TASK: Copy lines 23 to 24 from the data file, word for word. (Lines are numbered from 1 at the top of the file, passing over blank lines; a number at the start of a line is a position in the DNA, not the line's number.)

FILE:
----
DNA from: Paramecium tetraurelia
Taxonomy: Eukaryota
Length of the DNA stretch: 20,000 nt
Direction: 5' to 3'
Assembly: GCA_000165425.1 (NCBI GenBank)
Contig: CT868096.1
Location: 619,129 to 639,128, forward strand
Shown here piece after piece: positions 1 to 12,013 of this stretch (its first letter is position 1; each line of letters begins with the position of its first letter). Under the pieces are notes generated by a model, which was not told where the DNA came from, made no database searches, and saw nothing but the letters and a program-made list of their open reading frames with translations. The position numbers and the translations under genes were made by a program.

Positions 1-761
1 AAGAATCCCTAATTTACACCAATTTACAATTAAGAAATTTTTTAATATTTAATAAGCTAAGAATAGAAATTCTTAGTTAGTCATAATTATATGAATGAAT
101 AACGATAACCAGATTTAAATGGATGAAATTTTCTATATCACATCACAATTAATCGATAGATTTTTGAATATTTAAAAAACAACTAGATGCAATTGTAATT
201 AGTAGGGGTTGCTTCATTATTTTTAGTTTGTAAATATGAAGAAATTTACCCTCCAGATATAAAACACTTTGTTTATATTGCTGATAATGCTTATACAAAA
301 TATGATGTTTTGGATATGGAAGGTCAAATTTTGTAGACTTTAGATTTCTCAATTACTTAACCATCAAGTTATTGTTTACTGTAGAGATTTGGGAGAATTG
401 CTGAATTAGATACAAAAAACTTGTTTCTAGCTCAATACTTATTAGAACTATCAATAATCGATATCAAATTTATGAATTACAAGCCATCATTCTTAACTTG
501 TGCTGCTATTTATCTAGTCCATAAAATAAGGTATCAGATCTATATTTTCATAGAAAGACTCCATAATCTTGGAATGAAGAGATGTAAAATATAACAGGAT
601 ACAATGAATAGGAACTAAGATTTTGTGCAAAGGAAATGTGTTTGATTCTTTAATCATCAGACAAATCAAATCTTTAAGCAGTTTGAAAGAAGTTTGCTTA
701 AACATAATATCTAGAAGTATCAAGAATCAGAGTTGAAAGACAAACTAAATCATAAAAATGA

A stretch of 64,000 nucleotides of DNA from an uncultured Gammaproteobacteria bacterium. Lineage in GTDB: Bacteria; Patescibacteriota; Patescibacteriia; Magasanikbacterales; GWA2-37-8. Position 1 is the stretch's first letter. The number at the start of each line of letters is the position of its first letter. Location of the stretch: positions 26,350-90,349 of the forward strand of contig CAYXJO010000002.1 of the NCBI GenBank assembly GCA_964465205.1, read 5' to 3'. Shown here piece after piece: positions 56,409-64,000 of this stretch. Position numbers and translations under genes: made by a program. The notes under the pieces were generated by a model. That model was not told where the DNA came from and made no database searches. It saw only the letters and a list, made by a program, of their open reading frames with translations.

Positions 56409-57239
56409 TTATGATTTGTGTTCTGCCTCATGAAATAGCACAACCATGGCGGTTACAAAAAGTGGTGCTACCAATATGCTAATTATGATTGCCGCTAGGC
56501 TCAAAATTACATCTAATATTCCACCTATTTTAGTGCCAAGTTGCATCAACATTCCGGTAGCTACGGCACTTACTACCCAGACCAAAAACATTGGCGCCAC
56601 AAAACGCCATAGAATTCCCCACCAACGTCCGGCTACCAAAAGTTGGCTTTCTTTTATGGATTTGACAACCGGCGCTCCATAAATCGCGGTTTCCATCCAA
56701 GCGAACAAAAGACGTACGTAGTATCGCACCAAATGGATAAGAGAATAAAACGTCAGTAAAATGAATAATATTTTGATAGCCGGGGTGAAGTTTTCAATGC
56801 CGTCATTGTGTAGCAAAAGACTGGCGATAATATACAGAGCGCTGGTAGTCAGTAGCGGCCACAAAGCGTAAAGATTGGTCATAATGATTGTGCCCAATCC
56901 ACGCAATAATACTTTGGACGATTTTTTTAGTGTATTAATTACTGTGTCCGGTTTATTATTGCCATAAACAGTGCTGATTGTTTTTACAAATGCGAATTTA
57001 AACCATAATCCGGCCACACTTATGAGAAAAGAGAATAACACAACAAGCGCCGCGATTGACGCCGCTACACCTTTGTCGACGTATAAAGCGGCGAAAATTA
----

56701 GCGAACAAAAGACGTACGTAGTATCGCACCAAATGGATAAGAGAATAAAACGTCAGTAAAATGAATAATATTTTGATAGCCGGGGTGAAGTTTTCAATGC
56801 CGTCATTGTGTAGCAAAAGACTGGCGATAATATACAGAGCGCTGGTAGTCAGTAGCGGCCACAAAGCGTAAAGATTGGTCATAATGATTGTGCCCAATCC